Abstract Posterior cerebral artery (PCA) aneurysms can be technically challenging lesions due to the intricacy of perforating branches and the relationship to cranial nerves and the brainstem. Fusiform aneurysms of the perimesencephalic segment of the PCA are a rare finding which does not favor direct clip occlusion or reconstruction. In such cases, proximal parent vessel occlusion is an option for aneurysm treatment. Extracranial-intracranial (EC-IC) bypass can be used to revascularize beyond the lesion when considering proximal occlusion. Based on previous literature for occipital artery (OA) bypass and the time-consuming dissection required for OA harvest, an interposition graft was chosen. The descending branch of the lateral circumflex femoral artery (DLCFA) is a good alternative interposition graft with a diameter that is favorable for revascularizing smaller, more distal vessels. This 3-dimensional video presents the case of a 26-year-old female with severe headaches who was found to have unruptured, fusiform aneurysmal dilatations of the PCA. Given the patient's youth and the morphology of the aneurysms, an EC-IC bypass with proximal occlusion was recommended. The DLCFA was used as an interposition graft. The left OA was found to be a suitable donor. A subtemporal approach was used to access the PCA for proximal occlusion. An occipital interhemispheric approach was performed to isolate a suitable recipient segment of the ipsilateral PCA branch for microvascular end-to-side anastomosis. Postoperative catheter angiography showed significant thrombosis of the fusiform aneurysms and a patent EC-IC bypass. Postoperative magnetic resonance imaging showed no infarcts and the patient was discharged neurologically intact. The patient was consented for inclusion in a prospective institutional review board (IRB) approved database from which this IRB approved retrospective report was performed. The consent for intraoperative video and picture use was also obtained. Images in the video between 0:49 and 1:11, © University of Southern California Neurorestoration Center. Used with permission, all rights reserved. Bypass, Cerebral revascularization, Fusiform aneurysm, Lateral circumflex femoral artery View largeDownload slide Watch now at https://academic.oup.com/ons/article-lookup/doi/10.1093/ons/opy057 View largeDownload slide Watch now at https://academic.oup.com/ons/article-lookup/doi/10.1093/ons/opy057 Occipital Artery to Posterior Cerebral Artery Bypass Using Descending Branch of the Lateral Circumflex Femoral Artery Graft for Treatment of Fusiform, Unruptured Posterior Cerebral Artery Aneurysm: 3-Dimensional Operative Video Occipital Artery to Posterior Cerebral Artery Bypass Using Descending Branch of the Lateral Circumflex Femoral Artery Graft for Treatment of Fusiform, Unruptured Posterior Cerebral Artery Aneurysm: 3-Dimensional Operative Video Close Disclosure The authors have no personal, financial, or institutional interest in any of the drugs, materials, or devices described in this article. COMMENT The authors provide a very nicely documented and illustrated case in which they employed a less commonly considered interposition graft in the treatment of a distal posterior cerebral artery aneurysm. The use of the descending branch of the lateral circumflex femoral artery is less familiar to the neurosurgical community but as depicted in the video provides an excellent alternative to more commonly employed radial grafts. The authors point out the benefits and advantages of employing this specific graft and illustrate excellent surgical technique in the management of this complex case. Two other points merit consideration however; the anastomosis at the distal PCA may have been technically less challenging by running the back-wall from the inside and later converting to the outside on the front-wall as is employed in PICA-PICA anastomoses. Further, an endovascular occlusion of the PCA and aneurysm after completing the bypasses may have been equally efficacious and avoided the subtemporal portion of the procedure. The authors are to be commended on this excellent surgical presentation. Carlos David Burlington, Massachusetts Copyright © 2018 by the Congress of Neurological Surgeons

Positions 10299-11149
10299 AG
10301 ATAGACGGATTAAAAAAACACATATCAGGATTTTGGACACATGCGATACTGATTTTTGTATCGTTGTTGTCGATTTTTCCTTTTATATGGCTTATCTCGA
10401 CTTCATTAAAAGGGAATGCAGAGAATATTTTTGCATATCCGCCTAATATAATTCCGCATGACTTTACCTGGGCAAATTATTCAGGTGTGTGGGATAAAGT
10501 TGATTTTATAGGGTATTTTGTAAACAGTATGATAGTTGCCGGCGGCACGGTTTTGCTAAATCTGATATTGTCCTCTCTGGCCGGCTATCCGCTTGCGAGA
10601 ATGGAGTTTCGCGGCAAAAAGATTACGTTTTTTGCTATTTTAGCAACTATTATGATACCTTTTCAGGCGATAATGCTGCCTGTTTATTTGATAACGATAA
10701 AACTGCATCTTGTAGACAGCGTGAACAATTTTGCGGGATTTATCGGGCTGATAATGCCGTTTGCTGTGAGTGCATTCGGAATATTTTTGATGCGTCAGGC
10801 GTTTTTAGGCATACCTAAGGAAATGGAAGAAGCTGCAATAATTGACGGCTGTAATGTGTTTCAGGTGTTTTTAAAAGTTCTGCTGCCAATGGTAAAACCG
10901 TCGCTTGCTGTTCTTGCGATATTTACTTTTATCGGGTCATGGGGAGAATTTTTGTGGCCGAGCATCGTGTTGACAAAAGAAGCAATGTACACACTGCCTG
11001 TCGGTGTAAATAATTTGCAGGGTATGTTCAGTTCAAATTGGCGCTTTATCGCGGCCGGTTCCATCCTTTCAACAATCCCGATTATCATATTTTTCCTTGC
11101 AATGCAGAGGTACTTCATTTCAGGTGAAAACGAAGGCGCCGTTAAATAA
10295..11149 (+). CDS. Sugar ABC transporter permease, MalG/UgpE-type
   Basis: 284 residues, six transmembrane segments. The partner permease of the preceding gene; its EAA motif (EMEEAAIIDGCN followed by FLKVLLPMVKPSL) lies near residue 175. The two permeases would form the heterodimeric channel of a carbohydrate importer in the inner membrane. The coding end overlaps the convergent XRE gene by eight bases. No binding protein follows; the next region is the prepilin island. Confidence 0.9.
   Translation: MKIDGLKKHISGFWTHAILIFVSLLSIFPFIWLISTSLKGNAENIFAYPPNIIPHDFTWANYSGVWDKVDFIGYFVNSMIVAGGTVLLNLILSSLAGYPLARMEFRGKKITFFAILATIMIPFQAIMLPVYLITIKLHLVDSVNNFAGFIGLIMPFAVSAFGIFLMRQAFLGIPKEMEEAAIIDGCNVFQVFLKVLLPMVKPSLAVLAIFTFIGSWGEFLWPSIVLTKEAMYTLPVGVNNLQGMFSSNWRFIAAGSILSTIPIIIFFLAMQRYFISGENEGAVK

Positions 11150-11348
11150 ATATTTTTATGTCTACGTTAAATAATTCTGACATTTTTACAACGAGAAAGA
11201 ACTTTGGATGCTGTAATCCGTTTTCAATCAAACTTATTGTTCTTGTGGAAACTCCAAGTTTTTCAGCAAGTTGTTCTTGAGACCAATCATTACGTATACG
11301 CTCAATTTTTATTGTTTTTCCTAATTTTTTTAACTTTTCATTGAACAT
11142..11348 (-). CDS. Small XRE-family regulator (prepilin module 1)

Operative Neurosurgery – Oxford University Press
Published: Apr 3, 2018
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